In the world of canine adoption, the term "bonded pair" indicates a duo of doggies that for whatever reason are strongly attached and need be adopted into the same home together. Separating a bonded pair is liable to lead to anxiety issues in one dog or both -- not good.
In animal rescue programs and adoption centers, "bonded pairs" are two dogs or cats that have a very close relationship, as the moniker expresses. When a pair of dogs this strongly connected is allowed to live together, the chances of them thriving and achieving happiness in a "forever home" setting may be exponentially higher. That means a lower likelihood of "acting out," whether through destructive chewing, potty accidents or even excessive whimpering and whining. After all, in being adopted as a duo, the little ones already have a piece of comforting familiarity in an otherwise totally brand new and quite daunting atmosphere.
Any two dogs can be part of a "bonded pair" as long as they have spent significant amounts of time together, particularly from a tender, early and impressionable age. The "significant time" can be since birth to six months to five years. The time frame varies as all dogs are different, of course. Bonding tends to be tighter the younger the dog, although a five-year-old dog tightly bonding with a sprightly puppy after just a few months living in close proximity to each other is not unusual, particularly if the older dog lost a mate or had not had a peer prior.
Bonded pair dogs are very often canines from the same litter -- together since before birth, literally. Bonded pair doggies are often parent-and-offspring situations, as well. If a young pup wasn't adopted out at a particularly early age and has spent a lot of time with his mother from nursing and thereafter, for instance, their connection is probably going to be strong and hard to break -- for both parties. Although closely knit pairs are often related, any two pets can forge a lasting and indelible connection -- in other words, a "bond," regardless of blood relationship. Household or shelter circumstances might be just as reasonable a force behind bonding. Regardless of whether two pets are technically "family," keeping them together may be the most suitable option.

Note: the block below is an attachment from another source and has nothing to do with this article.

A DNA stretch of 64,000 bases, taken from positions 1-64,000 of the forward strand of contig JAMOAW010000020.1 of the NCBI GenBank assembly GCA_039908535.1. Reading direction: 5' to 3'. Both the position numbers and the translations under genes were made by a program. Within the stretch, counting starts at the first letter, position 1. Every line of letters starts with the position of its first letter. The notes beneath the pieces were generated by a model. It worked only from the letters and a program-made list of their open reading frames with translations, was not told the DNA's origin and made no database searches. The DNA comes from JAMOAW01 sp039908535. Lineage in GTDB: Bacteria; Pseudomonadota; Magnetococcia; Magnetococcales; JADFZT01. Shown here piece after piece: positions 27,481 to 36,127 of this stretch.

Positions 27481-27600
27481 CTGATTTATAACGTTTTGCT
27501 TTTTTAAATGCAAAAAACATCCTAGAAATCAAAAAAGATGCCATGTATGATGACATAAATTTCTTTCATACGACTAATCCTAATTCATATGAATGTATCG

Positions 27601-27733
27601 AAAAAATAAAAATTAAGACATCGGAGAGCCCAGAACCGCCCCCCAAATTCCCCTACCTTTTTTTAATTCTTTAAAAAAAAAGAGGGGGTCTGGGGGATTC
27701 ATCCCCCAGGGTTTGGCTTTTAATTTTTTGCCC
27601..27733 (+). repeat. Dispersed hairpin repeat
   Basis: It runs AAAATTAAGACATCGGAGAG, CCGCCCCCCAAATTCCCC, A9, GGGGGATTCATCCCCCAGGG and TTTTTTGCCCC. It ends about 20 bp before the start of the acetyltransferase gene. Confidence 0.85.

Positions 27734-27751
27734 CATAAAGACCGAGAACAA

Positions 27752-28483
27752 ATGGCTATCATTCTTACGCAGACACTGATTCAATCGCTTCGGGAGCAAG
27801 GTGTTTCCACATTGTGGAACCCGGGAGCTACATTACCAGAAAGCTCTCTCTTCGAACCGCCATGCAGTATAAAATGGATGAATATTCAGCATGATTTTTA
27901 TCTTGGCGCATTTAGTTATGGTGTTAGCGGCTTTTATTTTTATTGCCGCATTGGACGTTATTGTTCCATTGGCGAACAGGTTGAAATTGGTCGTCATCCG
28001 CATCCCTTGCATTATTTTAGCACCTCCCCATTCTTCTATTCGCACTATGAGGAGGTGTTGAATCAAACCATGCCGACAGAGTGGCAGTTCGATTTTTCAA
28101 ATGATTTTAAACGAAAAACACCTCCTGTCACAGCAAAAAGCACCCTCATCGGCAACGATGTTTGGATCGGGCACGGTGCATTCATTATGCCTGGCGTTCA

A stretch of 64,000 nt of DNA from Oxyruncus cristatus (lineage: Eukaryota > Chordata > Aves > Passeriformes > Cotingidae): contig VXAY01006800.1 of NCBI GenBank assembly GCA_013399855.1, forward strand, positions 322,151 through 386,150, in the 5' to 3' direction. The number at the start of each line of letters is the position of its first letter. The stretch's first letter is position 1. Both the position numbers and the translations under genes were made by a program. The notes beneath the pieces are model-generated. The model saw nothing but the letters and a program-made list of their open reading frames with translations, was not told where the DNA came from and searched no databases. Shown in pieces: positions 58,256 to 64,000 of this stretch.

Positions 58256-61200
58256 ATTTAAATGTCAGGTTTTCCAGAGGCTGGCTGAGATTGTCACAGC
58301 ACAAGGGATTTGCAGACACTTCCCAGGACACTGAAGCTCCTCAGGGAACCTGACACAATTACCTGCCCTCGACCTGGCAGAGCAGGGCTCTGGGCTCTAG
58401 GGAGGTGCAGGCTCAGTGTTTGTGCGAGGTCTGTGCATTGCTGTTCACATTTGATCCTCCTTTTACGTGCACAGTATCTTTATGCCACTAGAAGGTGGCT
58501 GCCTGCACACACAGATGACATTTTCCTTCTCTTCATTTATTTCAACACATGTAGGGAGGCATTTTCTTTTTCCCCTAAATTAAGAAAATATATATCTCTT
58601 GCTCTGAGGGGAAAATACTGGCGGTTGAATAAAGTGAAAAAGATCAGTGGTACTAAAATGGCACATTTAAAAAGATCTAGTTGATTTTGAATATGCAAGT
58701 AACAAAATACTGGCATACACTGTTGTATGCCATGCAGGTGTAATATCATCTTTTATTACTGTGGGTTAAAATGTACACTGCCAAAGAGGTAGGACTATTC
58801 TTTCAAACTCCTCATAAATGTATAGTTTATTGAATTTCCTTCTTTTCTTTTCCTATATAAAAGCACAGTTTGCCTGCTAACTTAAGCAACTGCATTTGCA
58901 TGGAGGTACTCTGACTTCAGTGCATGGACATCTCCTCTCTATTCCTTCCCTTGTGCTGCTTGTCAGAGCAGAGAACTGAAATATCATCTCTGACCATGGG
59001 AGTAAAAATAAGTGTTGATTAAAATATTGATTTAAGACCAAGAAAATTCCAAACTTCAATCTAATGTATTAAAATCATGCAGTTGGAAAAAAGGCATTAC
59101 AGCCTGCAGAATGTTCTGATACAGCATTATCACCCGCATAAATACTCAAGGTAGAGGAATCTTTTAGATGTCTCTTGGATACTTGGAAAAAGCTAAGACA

Dogs are no strangers to grief. If two dogs are very closely bonded and all of a sudden are split up into different homes, a grieving process is not only normal but expected. Dogs may individually mourn the absence of another by losing interest in prior beloved pastimes and activities, sleeping more, withdrawing from people, refusing to eat and staring off into space in a dazed manner. None of these things are even remotely the signs of a happy or healthy dog, of course. Always consult a vet when your dog shows signs of sickness or irregular, off-habit behavior.
Dogs that are bonded often depend on one another to handle new and uncertain situations. They can rely on each other as well for comfort in frightening circumstances -- think the drive from the adoption shelter to a new home, a trip to the veterinarian's office, or a thunderstorm. When around other pets, they can rely on each other to help out with social and interactive behavioral hints. Lastly, being together all of the time can provide nonstop entertainment -- a constant playtime companion of sorts.
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